HotStuff: Three-Chain Rules!

Renewed interest in the Blockchain world on a long standing problem of asynchronous Byzantine Fault Tolerant (BFT) Consensus focuses on the following scaling challenges:

  • Chain Quality necessitates fast/frequent proposer rotation for fairness and liveness
  • Linearity means paying a communication cost that amounts to sending a proposal over the network once to everyone. This cost is kept against a broad range of network conditions, and includes proposer rotation.
  • Responsiveness implies that the protocol can progress at network speed, i.e., as soon as messages from a quorum are collected, without waiting some a priori upper bound on network delay.

These three properties are needed to maintain safety and high performance against a broad range of network conditions, including frequent proposer rotation.

Enter HotStuff!

HotStuff is the first BFT Consensus that meets all three goals.

HotStuff further embodies a minimalist algorithmic framework that bridges between classical BFT solutions and the blockchain world; the entire protocol is captured in less than half a page of pseudo-code (Figure 3 on page 6)!

The need for new BFT solutions

Even on “a good day” when the system behaves synchronously (without which, solving BFT Consensus is impossible), existing solutions do not meet one or more of the above targets.

Most protocols contain quadratic voting steps. When Byzantine consensus protocols were originally conceived, a typical target system size was n=4 or n=7, tolerating one or two faults_._ But scaling BFT consensus to n=2000 means that even on a good day_,_ when communication is timely and a handful of failures occurs, quadratic steps require 4,000,000 messages. A cascade of failures might bring the communication complexity to whopping 8,000,000,000 (!) transmissions for a single consensus decision.

No matter how good the engineering and how we tweak and batch the system, these theoretical measures are a roadblock for scalability.

Some protocols have linearity but rely on synchrony for safety. To guarantee safety, synchronous bounds over a wide Internet are set to multiple seconds or minutes.

We are therefore faced with a conundrum:

  • On the one hand, we love asynchronous BFT solutions (i) because they can progress at the speed of the communication network, whereas synchronous solutions advance at a pre-determined conservative rate, and (ii) because they always guarantee safety against a threshold of failures, even in face of asynchrony.
  • On the other hand, they are hard to scale.


HotStuff in a Nutshell

HotStuff is built around three ingredients that bridge between the classical BFT Consensus foundations and the blockchain world: Blocks, Votes, and Pacemakers.


Blocks: To be considered in the protocol, proposals are encapsulated in blocks that extend branches of a block-tree, rooted at a genesis block. In the picture above, blocks are depicted as filled rectangles. Solid arrows connect children to parents, and the height of a block is its distance from the root. Proposal values are indicated as B, B’, B”, W, W’, W”, etc.

When two blocks do not extend each other’s branch they are conflicting. Conflicting proposals may arise if two proposers simultaneously generate proposals, or if a bad proposer intentionally ignores the current tail of the chain and forks.

Votes and QCs: Replicas cast votes on blocks. When 2f+1 votes exist on a block they can form a Quorum Certificate (QC).

A proposer always uses the highest QC it knows to choose which branch to extend. In the picture above, the QC justifications for blocks are depicted as dashed arrows to the block refered by the QC.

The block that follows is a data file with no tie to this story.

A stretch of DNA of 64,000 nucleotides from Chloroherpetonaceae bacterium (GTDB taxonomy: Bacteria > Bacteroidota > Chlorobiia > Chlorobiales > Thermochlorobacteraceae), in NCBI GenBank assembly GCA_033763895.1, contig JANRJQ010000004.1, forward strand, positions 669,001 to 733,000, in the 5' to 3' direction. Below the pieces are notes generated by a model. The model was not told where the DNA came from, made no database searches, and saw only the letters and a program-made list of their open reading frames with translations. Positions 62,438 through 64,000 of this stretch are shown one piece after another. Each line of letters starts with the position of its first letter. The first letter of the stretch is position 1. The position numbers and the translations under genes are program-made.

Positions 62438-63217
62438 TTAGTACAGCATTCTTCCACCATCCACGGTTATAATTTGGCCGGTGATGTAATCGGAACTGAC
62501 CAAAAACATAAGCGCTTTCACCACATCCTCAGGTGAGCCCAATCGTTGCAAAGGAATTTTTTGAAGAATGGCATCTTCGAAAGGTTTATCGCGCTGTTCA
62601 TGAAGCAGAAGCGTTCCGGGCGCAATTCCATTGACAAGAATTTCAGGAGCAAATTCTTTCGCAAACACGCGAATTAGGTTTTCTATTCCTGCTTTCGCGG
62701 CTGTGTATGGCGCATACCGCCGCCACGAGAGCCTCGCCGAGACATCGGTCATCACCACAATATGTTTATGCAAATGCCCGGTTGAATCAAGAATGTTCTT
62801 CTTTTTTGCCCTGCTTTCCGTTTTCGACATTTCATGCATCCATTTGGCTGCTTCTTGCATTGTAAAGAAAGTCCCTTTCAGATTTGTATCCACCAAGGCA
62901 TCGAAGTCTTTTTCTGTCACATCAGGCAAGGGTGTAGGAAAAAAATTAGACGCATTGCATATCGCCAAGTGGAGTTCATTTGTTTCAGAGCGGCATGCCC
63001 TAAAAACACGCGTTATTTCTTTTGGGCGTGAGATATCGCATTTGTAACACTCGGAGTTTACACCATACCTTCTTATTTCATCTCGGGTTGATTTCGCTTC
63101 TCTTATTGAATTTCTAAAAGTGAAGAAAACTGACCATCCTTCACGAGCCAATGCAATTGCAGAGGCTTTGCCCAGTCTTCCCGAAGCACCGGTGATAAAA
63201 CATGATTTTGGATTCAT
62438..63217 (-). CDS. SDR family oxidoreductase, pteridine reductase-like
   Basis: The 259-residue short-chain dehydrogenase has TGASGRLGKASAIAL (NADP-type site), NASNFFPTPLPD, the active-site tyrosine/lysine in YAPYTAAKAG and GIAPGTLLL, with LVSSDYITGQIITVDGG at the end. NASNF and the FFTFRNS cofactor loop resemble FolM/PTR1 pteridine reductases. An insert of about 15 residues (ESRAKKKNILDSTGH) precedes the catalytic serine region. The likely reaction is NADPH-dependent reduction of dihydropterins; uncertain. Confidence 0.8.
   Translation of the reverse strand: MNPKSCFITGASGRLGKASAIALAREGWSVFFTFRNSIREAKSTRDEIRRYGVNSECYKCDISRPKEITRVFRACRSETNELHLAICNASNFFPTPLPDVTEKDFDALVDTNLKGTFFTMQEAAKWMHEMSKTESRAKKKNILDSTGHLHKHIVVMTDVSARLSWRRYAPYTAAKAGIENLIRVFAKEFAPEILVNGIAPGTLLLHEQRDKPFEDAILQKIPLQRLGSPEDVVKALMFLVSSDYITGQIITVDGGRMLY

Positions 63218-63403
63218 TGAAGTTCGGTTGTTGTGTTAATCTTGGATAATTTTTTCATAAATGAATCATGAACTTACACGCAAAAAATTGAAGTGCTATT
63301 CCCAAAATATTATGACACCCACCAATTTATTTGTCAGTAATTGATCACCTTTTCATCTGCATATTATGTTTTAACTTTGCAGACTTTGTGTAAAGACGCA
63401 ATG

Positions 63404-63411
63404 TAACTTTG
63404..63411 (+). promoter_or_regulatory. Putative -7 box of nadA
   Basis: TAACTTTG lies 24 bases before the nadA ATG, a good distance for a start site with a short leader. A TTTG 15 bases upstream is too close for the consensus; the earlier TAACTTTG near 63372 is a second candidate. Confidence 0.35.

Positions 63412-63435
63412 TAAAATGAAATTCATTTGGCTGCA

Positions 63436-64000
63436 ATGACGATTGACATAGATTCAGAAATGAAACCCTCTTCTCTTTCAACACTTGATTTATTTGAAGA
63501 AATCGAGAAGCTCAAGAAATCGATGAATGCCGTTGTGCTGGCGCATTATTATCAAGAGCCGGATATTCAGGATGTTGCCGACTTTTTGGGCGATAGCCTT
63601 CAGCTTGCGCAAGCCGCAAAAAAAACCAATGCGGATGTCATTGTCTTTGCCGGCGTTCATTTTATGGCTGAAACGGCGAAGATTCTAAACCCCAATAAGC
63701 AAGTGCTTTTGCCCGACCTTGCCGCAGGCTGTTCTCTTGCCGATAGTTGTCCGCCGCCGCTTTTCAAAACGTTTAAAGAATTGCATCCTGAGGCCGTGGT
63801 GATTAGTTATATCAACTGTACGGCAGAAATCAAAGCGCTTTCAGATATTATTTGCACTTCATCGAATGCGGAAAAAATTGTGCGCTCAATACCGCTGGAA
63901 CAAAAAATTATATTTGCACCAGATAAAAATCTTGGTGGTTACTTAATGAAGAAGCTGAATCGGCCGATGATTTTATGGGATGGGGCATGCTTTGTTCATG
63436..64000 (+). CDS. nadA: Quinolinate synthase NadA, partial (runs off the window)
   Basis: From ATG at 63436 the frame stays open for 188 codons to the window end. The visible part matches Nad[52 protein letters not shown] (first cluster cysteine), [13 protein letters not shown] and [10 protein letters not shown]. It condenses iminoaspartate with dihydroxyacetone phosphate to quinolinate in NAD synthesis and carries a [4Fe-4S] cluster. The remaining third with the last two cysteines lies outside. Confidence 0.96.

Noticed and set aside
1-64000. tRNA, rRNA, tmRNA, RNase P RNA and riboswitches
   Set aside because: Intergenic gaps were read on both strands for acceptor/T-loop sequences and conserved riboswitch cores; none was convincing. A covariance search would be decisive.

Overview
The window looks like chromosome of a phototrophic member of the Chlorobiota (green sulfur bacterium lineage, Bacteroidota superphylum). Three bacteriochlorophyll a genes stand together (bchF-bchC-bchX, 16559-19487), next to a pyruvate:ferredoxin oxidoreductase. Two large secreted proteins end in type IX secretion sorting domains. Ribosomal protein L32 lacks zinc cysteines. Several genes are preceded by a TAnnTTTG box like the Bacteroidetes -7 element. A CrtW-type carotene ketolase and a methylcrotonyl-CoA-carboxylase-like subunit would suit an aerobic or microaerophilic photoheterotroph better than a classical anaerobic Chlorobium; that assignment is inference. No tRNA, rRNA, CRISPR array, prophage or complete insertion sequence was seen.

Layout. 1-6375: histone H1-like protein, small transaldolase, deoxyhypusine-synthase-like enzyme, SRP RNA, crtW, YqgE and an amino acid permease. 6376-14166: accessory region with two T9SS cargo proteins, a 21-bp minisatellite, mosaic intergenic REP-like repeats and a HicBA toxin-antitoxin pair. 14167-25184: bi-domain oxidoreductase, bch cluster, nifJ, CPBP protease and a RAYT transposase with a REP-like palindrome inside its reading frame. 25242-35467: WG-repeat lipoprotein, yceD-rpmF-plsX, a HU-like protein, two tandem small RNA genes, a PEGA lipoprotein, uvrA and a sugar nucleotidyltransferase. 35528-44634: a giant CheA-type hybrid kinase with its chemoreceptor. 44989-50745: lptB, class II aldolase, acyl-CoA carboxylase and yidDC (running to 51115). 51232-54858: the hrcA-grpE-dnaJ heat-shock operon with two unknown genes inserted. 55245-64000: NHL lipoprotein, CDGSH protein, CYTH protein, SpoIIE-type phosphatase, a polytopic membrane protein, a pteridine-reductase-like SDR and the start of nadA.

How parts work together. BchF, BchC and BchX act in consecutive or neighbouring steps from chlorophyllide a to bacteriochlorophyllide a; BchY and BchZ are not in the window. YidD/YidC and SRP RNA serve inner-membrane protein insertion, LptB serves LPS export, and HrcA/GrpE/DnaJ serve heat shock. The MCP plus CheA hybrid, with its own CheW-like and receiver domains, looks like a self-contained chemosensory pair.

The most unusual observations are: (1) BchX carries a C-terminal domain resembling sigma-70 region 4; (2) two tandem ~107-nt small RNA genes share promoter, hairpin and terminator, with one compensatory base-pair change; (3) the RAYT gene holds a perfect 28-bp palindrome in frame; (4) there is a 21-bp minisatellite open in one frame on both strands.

Commit rule: The decision when a block is considered committed rests purely on a simple graph structure, a three-chain, as depicted below_._ The head B of a three-chain has a QC(B) by a direct descendent B’; B’ has a QC(B’) by a direct descendet B”; and QC(B”) has has a QC.


HotStuff (2018)

In order to guard safety, once a replica votes on the tail B” of a two-chain, it accepts a conflicting proposal only on a one-chain with a higher QC than QC(B’).

The three-chain commit rule provides the following guarantee. The first link in the chain guarantees 2f+1 votes on a unique block. The second link in the chain guarantees 2f+1 replicas have a QC on a unique block. The last link guarantees that 2f+1 replicas have the highest QC of any two-chain that has a vote.

Pacemaker: The details of electing a proposer are encapsulated in an abstraction call a pacemaker, that needs to provide two guarantees: Infinitely often, all replicas spend a certain period of time jointly at a height, and a unique correct proposer is elected for the height.

A naive way to achieve the pacemaker properties is by doubling the time each replica spends at each height until a decision is made. At each height, proposers can be rotated deterministically, they made be elected via a distributed pseudo random function, or they user a randomized back-off protocol.

Other Protocols in the Lens of HotStuff

It turns out that improvement does not necessitate complexity. The HotStuff framework simplifies protocol design, and provides a generic algorithmic foundation for other solutions.

The commit rules of four additional BFT Consensus protocols are depicted below in the HotStuff framework. All four protocols can be expressed as one-chain and two-chain variants of the HotStuff commit graph rule, the mechanisms for a proposer to collect QCs.

  • A one-chain commit rule is used in [DLS 1988]. Only the proposer can reach a commit decision via a one-chain.


DLS (1988)

  • Two-chain commit rules are used in [PBFT 1999], [Tendermint 2016] and [Casper 2017]. They differ in their proposer mechanisms. PBFT justifies a proposer not having a highest QC, Tendermint and Casper wait the maximal network delay for a proposer to collect the highest QC.


    PBFT (1999)


    Tendermint (2016)


    Casper (2017)